Don’t be put off by its intimidating name, naturalist guides and trackers will take you to Bwindi and the reward is worth it: this majestic forest is the place to go in Uganda for your gorilla trekking experience. Spend an hour with a family of gorillas, watch these gentle giants in their primitive rainforest habitat before sneaking out and returning to their comfortable jungle hut. A gorilla walk that is wet, wet, muddy and hard, but the experience is absolutely extraordinary.

Murchison Falls National Park: wildlife watching, river cruises and bird watching

With the Nile River carefully crossing Uganda’s largest park, you’d expect a variety of animals in Murchison Falls and be right. It is where to go in Uganda for the most reserve classic species such as elephant, buffalo, lion, hippo and a bird count of almost 500 types, Murchison Falls also has chimpanzees and colobo monkeys in its forests.

The piece of resistance, however, cross by boat the spectacular waterfalls in which the thundering Nile is squeezed through a 7-meter slit in the Rift Valley escarpment.

Queen Elizabeth National Park: bird watching, wildlife, chimpanzees and river cruises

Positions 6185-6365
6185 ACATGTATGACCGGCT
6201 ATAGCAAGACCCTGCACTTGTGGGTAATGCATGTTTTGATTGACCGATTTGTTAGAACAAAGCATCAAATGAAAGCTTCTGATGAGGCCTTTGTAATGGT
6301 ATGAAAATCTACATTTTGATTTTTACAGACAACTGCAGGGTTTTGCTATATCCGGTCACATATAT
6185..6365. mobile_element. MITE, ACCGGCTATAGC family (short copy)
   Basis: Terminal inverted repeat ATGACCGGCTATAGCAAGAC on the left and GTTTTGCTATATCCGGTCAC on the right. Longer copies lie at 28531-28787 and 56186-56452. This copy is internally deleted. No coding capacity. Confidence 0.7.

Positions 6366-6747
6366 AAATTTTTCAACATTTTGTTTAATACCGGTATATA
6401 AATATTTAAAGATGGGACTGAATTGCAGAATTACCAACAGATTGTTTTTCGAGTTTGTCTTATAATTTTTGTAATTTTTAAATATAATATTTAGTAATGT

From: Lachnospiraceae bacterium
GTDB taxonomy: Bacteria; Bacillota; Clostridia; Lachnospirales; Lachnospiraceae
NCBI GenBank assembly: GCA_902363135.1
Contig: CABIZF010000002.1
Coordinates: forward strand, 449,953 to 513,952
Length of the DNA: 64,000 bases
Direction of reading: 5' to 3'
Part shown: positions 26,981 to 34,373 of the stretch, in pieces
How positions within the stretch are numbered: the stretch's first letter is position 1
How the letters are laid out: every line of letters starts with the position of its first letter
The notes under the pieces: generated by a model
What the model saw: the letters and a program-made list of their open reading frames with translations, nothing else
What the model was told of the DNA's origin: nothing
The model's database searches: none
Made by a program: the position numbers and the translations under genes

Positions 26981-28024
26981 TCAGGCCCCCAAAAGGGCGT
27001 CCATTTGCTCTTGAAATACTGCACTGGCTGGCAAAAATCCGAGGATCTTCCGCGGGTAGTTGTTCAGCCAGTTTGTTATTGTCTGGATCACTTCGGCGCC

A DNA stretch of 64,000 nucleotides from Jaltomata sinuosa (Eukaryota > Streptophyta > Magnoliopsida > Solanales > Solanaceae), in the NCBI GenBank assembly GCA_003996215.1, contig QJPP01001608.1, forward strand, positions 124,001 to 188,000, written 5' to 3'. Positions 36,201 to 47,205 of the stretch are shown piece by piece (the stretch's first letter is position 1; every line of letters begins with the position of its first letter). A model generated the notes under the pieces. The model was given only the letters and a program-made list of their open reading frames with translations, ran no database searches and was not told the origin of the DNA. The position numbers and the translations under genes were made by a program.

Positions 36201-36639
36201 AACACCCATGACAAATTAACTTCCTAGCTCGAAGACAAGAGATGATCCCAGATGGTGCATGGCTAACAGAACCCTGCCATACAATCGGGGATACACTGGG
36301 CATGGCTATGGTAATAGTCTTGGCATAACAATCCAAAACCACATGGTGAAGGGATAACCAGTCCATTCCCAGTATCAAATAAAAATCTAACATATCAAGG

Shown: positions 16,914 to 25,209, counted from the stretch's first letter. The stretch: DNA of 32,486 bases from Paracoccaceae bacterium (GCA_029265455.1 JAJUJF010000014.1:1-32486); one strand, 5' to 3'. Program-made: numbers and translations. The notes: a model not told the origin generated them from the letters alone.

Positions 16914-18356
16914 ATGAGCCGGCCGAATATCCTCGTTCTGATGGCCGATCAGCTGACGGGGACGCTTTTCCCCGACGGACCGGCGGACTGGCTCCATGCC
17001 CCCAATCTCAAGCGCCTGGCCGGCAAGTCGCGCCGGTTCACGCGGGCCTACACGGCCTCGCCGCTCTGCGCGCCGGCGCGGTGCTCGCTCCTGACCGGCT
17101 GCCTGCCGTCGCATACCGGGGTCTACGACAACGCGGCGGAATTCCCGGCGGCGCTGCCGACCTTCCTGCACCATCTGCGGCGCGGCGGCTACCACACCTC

Easily combining with the Bwindi Forest, Queen Elizabeth National Park is Uganda’s most popular and accessible savannah reserve and is home to elephants, buffaloes, leopards, numerous species of antelopes and the famous tree-climbing lions of the plains of Uganda Ishasha.

Take a boat and cross the Kazinga Canal to see hippos and crocodiles, don’t forget your binoculars, with a staggering 600 species of birds, Queen Elizabeth National Park is one of the top bird watching destinations in the world.

Kibale Forest National Park: primates, birds and butterflies

Quickly becoming a must-see destination in Uganda, Kibale Forest offers visitors an accessible and enlightening view of life in a rainforest. Large mammals are not so easy to see, but the clouds of dazzling butterflies and beautiful forest birds more than make up for it, and Kibale is famous for its primates. Take guided chimpanzee walks in the majestic forest and see how many of the other 12 primate species you can observe.

As one of Uganda’s wildlife gems, Kibale is a priority for visitors who want to walk gorillas and chimpanzees during the dry seasons, which are usually from November to February and in June to September (rainy seasons are March to May and sept. December to November). While searching for chimpanzees and inhabited gorillas, you can also discover other primates such as the red colobus, the black-and-white colobus, the potto, the blue monkeys, the olive baboons and the rare l’Hoest monkeys.

There are plenty of other wild animals, thanks to the adjoining wildlife corridor with Queen Elizabeth National Park. Here you will find elephants, pigs and antelopes, as well as predators such as lions, serval, leopards and African golden cats. The 351 species of registered trees create a diverse, lush and beautiful backdrop.

Birdwatchers will revel in the 325 registered bird species including yellow tinker, African grey parrot and endemic terrestrial thrush. The park community runs the famous walk in the Bigodi swamp, where an impressive 325 species of birds have been counted.

Click here for the Uganda tour